Monday, October 17, 2005

Money? No thanks!

Matt Marshall reports on start-ups that don't need VC money:

"Many Internet entrepreneurs don't need the cash, because they're building
products cheaply — using open Web technologies, often with two or three developers. "

"SugarCRM's software was done dirt cheap. Roberts and his small team worked out of their homes, chatted through the night via computer on Yahoo!'s Instant Messenger and met only once a week at a small borrowed office. Within four months, they had launched a test version and had 1,000 people downloading the software."
SugarCRM took the money anyway, because one of their VCs had invested in, and they needed his connections. It worked, it seems; the CEO claims that ten companies have switched away from In this case, VC stood for "Venture Connections".

The traditionally cited "factors of production" are land, labor, and capital (and coordination/entrepreneurship, some say). It's clear that in the case of software, know-how matters more than any of those. One might say that the ability to innovate derives from "human capital", that is, education and training. I'm not yet convinced, since neither the inventive urge nor the common knowledge context in the Internet community has the properties of physical capital. Regardless: the assets needed for knowledge production are scant, and this puts in question the role of providers of such assets.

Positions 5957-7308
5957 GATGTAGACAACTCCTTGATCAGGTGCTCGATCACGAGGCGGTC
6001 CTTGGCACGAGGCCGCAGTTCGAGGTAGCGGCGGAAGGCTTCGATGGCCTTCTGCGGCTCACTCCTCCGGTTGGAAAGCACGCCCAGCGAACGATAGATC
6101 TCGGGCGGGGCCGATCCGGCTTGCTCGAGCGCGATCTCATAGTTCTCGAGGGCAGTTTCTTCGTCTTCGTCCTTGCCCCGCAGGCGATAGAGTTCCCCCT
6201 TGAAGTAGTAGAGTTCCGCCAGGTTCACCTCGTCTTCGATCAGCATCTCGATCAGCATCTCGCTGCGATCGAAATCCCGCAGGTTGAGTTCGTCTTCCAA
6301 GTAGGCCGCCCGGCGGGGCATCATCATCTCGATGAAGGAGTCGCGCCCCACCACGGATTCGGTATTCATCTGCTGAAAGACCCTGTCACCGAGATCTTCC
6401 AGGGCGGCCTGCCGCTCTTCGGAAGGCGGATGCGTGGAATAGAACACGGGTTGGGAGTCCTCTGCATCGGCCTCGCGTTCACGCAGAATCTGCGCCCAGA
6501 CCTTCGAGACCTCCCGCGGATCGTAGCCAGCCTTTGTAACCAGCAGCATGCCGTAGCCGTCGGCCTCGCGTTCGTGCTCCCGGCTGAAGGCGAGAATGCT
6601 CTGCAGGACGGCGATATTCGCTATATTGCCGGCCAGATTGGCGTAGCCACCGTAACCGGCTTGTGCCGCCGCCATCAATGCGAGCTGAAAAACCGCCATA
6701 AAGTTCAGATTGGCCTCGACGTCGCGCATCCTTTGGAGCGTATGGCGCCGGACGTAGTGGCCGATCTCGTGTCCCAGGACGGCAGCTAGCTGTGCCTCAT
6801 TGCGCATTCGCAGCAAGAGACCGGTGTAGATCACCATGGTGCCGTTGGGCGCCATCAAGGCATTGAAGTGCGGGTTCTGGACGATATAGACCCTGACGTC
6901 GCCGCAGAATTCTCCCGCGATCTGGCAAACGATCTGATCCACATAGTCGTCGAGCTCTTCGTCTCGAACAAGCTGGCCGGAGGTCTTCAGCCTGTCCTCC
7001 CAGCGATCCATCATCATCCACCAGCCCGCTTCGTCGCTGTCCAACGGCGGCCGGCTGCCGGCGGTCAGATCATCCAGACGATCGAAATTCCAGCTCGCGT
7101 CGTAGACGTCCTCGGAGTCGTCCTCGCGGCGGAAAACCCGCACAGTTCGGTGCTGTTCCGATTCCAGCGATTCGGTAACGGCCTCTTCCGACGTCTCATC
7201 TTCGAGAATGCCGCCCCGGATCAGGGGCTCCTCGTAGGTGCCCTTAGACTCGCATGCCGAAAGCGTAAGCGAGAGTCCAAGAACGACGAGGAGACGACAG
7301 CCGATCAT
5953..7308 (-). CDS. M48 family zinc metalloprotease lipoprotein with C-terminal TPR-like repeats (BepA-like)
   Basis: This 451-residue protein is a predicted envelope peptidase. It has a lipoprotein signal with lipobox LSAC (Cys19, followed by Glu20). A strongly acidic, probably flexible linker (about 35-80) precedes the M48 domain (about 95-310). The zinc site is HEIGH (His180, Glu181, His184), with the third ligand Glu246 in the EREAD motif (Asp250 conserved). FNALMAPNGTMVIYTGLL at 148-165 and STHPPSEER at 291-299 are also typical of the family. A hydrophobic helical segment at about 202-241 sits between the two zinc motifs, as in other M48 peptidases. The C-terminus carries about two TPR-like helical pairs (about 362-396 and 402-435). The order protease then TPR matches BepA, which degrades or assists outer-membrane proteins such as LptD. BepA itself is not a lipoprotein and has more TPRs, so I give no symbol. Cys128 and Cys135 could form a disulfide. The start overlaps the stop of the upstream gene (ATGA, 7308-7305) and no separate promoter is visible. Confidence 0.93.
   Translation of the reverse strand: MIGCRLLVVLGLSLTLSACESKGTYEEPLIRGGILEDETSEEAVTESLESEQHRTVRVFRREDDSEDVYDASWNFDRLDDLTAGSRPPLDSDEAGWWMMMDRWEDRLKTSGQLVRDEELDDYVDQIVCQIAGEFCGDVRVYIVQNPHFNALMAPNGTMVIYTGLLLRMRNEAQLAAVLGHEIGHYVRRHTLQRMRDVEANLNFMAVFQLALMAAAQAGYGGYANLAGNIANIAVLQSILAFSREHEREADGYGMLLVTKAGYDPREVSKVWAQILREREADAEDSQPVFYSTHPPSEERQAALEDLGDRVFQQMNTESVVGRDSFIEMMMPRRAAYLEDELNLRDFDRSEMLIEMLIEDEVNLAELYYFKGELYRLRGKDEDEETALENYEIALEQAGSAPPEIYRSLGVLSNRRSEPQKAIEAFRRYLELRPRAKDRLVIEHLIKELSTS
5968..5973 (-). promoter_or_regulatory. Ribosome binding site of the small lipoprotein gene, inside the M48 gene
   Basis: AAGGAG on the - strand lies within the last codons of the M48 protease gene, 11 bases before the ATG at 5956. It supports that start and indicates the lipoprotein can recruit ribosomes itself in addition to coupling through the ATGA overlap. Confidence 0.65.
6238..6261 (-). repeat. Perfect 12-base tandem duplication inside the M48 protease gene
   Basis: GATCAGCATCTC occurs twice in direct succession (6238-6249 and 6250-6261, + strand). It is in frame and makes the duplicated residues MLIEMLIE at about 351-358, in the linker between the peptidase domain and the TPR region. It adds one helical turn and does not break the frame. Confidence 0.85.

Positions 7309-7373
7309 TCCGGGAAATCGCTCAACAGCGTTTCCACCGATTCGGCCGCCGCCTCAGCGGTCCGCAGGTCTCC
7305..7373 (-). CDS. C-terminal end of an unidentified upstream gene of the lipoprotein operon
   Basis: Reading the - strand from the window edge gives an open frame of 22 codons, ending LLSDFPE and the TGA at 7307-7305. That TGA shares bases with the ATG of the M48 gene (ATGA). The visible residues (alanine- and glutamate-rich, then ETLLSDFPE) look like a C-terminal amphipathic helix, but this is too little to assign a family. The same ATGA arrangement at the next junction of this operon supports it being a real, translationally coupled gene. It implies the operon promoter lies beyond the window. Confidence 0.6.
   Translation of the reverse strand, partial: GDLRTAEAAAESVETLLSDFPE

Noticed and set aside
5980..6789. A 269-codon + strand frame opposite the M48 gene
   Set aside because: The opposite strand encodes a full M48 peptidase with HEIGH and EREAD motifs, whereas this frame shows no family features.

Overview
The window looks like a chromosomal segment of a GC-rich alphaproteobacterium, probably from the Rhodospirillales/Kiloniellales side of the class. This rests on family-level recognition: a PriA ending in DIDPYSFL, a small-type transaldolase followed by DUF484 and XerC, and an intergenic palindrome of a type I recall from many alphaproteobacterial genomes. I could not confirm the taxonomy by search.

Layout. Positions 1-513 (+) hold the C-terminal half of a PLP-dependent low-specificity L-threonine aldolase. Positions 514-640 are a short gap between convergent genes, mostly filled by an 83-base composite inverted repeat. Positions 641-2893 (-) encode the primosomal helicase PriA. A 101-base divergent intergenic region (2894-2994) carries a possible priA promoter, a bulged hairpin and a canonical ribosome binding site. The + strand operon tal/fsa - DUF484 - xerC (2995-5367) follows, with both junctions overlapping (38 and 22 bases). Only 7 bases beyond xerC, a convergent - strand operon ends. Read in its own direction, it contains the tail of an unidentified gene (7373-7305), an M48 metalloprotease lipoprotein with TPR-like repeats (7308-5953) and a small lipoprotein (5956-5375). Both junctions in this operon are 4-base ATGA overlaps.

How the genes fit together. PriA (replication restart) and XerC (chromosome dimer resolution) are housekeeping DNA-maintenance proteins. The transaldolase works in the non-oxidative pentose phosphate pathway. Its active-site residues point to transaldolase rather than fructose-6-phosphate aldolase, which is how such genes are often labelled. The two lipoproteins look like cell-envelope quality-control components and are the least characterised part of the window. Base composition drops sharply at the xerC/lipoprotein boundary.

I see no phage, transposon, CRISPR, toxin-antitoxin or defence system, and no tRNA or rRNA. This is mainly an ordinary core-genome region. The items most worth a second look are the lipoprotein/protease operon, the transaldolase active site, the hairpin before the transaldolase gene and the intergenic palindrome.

There is often too much money chasing too few deals in the VC world; as more businesses are primarily knowledge-based, this problem will get worse. The key resource entrepreneurs require will increasingly be just social, not financial, capital; they always needed it in the past, but VCs were able to package it in money and make a $$ return for their investors. This is a case where knowledge is losing its husk of money; I argued in Why you should care about CPCM that digital media are a case where information has lost its husk of matter.

The obverse point is that the barriers to entry are very low. If a newbie and three friends can take customers away from a market leader after four months' work, someone else can do the same to them. If the products are intangible, churn will be great. The barrier to entry will be as intangible as the threat. Brand will matter: the loyalty and trust that users have in a provider who buffers them from too much change.

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